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The previous posts did a very nice job of addressing the prompt. I would like to add my particular points of view. Certainly, Lowen's ideas add fuel to the debate that teaching history is a misunderstood discipline. I would submit that one of the critical points that should be outlined is the ability to teach historical tragedy as a viable approach. This means that embracing a perspective of history which lives in perpetual doubt about totality with the presence of multiple perceptions and points of view helps teach the student to assess meaning themselves. The challenge here is that we teacher students that there is no "right" answer, as much as multiple conceptions that compete on the basis of historical validity. We replace terms like "right" with "accurate" or "valid." This might be a potential starting point in analyzing how history has been taught and how it can be taught.
To the previous answerer: "Lies My Teacher Told Me" is a book, not the questioner's value judgement...
I would start with Loewen's intro and list the problems he sees. As I see it they are:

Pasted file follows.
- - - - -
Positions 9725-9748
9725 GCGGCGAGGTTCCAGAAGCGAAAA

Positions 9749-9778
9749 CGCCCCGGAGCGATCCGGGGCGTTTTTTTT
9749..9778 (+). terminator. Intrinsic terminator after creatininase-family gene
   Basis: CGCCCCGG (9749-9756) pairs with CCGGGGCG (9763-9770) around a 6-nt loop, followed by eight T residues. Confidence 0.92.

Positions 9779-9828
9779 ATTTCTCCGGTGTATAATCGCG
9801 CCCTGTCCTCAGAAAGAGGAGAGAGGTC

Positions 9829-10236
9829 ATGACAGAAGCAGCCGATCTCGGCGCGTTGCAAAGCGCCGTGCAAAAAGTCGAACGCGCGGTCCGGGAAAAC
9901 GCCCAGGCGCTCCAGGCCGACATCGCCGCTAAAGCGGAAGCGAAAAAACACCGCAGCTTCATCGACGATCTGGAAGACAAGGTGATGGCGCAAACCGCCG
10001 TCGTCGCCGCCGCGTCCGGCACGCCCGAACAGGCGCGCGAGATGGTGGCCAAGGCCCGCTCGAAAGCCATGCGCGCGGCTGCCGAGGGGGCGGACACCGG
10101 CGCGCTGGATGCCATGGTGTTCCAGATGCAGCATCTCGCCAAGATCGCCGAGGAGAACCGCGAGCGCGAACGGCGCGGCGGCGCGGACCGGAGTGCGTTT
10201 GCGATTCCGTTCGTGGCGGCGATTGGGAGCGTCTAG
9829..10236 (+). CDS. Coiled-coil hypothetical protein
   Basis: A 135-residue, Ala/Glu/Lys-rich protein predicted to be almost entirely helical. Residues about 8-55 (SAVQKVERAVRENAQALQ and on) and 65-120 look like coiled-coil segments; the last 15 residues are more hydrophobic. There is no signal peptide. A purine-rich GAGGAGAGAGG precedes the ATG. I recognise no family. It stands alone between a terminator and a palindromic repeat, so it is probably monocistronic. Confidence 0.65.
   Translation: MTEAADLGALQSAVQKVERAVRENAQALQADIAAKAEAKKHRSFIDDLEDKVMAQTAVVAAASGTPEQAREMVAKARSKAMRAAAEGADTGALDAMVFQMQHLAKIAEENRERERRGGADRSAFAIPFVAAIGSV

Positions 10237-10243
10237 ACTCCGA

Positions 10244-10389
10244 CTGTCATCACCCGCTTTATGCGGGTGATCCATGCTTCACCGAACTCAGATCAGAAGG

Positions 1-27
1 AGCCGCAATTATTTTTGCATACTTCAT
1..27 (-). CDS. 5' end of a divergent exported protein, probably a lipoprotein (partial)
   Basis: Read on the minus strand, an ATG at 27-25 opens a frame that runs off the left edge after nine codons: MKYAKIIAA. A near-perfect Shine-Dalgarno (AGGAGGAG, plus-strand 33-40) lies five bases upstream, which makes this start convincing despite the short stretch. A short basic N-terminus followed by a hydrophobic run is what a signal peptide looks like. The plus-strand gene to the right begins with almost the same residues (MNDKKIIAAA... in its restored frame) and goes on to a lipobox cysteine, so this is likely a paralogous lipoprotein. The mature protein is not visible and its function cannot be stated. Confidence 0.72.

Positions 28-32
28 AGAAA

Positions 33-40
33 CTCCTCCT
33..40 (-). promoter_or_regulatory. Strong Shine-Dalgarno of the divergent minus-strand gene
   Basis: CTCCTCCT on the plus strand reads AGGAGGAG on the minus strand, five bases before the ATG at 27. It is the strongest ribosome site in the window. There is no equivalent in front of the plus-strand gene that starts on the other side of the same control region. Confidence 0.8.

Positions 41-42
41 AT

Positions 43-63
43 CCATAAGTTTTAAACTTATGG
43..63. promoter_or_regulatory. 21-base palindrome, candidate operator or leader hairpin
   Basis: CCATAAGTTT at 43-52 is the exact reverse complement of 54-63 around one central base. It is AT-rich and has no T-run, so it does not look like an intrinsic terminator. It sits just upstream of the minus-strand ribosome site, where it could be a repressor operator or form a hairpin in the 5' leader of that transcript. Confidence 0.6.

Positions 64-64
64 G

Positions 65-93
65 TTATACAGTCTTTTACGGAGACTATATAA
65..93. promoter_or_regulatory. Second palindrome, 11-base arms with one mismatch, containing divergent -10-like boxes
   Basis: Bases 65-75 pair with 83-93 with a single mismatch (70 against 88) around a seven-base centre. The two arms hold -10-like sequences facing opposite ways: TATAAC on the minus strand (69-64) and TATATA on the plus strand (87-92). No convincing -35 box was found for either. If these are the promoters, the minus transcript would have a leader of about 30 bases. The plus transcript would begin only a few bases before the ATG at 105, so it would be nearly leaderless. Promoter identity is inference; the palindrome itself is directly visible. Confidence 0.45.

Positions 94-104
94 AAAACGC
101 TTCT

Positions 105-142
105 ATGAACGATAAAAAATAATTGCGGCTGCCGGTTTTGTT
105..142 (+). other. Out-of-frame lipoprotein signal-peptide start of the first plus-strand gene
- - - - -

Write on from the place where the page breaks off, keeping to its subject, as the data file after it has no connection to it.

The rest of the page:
- History is presented as problems that are solved and done in that they do not present controversies.
- The leave out anything that makes America look bad.
- They do not use the present to look at the past or vice versa.
- They have too many facts and not enough about causation.
From there, I think you're on your own at least a little bit. I can't answer the other questions for you, short of writing your whole paper. My own approach as a history teacher has been to try to introduce the controversies and to talk about causation and such things rather than to rely on the textbook for everything.
I would be happy to discuss with you any solutions you may come up with. Let me know if you need more help.
Perhaps a better approach would be to speak of the wrong information my teacher gave me. A lie presupposes intentionality.
That said, there are many ways in which you can start this paper. You can talk about how history needs to be written for every generation, because each generation see things in different ways.
You can also start by saying how each generation has an angle on history and does not see other important perspectives, because of their historical and cultural context. From this point of view, you can go into the many blind spots that historian of the past have had. However, be careful, because other will do the same to us. Modesty is, in my opinion, important. For a good and short insight on personal blind spots see the below link.
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